My husband was nearly 40 when we met and I assume I’m the love of his life unless he’s lying. Both of us had been in multiple LTRs and “kissed a lot of frogs” before we met. We married when he was in his early 40s and I was almost 40. If you don’t have pressure for life milestones like kids, you’re more likely to find someone you are really compatible with… my BIL and new SIL just got married, both were over 40. She has a kid and a terrible ex, and they’ve both said they’re so glad to have let their romance take its time. Someone is out there for ya!

    21. Advenella*

      It happened for me, so far, in my early 40s. A coworker and I (I KNOW, I know) ended up together when we were both ending our relationships with that particular workplace. 3+ years later, we are still together. It’s pretty solid… but I will completely confess to moments of impostor syndrome and terror that I will get traded in for a younger model (he’s younger than me, and yes, I recognize that therapy should be an option here and I’m looking into it), but so far, so good.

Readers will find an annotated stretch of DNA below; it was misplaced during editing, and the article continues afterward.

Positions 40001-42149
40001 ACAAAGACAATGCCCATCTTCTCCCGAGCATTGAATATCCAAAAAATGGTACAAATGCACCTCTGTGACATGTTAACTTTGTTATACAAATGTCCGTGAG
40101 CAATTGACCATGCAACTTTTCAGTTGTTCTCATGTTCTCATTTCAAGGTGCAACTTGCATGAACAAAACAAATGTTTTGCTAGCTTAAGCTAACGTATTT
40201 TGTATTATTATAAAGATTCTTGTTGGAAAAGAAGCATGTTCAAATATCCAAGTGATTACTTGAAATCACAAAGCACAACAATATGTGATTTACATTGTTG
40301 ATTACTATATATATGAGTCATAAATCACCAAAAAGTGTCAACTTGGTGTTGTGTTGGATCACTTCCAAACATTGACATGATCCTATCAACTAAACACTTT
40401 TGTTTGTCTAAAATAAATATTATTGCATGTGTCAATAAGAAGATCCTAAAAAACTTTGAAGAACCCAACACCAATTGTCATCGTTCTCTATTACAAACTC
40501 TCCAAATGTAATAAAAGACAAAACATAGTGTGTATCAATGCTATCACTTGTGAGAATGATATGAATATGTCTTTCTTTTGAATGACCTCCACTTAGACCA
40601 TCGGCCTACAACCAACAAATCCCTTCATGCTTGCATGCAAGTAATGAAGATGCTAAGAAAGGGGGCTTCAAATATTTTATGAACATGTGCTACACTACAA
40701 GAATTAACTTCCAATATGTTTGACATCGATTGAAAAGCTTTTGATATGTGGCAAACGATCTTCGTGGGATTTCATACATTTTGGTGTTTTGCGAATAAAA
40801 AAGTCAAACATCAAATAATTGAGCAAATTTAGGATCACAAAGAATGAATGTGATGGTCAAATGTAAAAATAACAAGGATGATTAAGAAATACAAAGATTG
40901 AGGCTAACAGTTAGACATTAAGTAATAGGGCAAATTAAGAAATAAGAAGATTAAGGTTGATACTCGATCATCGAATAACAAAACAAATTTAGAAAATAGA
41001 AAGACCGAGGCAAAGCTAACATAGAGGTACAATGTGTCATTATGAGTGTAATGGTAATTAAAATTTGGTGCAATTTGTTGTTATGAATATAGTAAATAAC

22. Pippa K*

      You’ve sparked a lovely outpouring of happy stories here! No real reason to add mine to the list except that I just feel so lucky and happy that I want to assure you it’s possible for all of this to happen after 40 (or any other seemingly “too late” age). My spouse and I met in our 40s. We’d both been married before. I wasn’t really looking for a new relationship and never expected to marry again; he had decided it would be nice to have a partner of some kind to share things with but had mostly given up on dating. And we met and it turns out we’re ridiculously compatible and now we’re very happily married for several years. I feel really, really lucky, but that kind of luck does strike!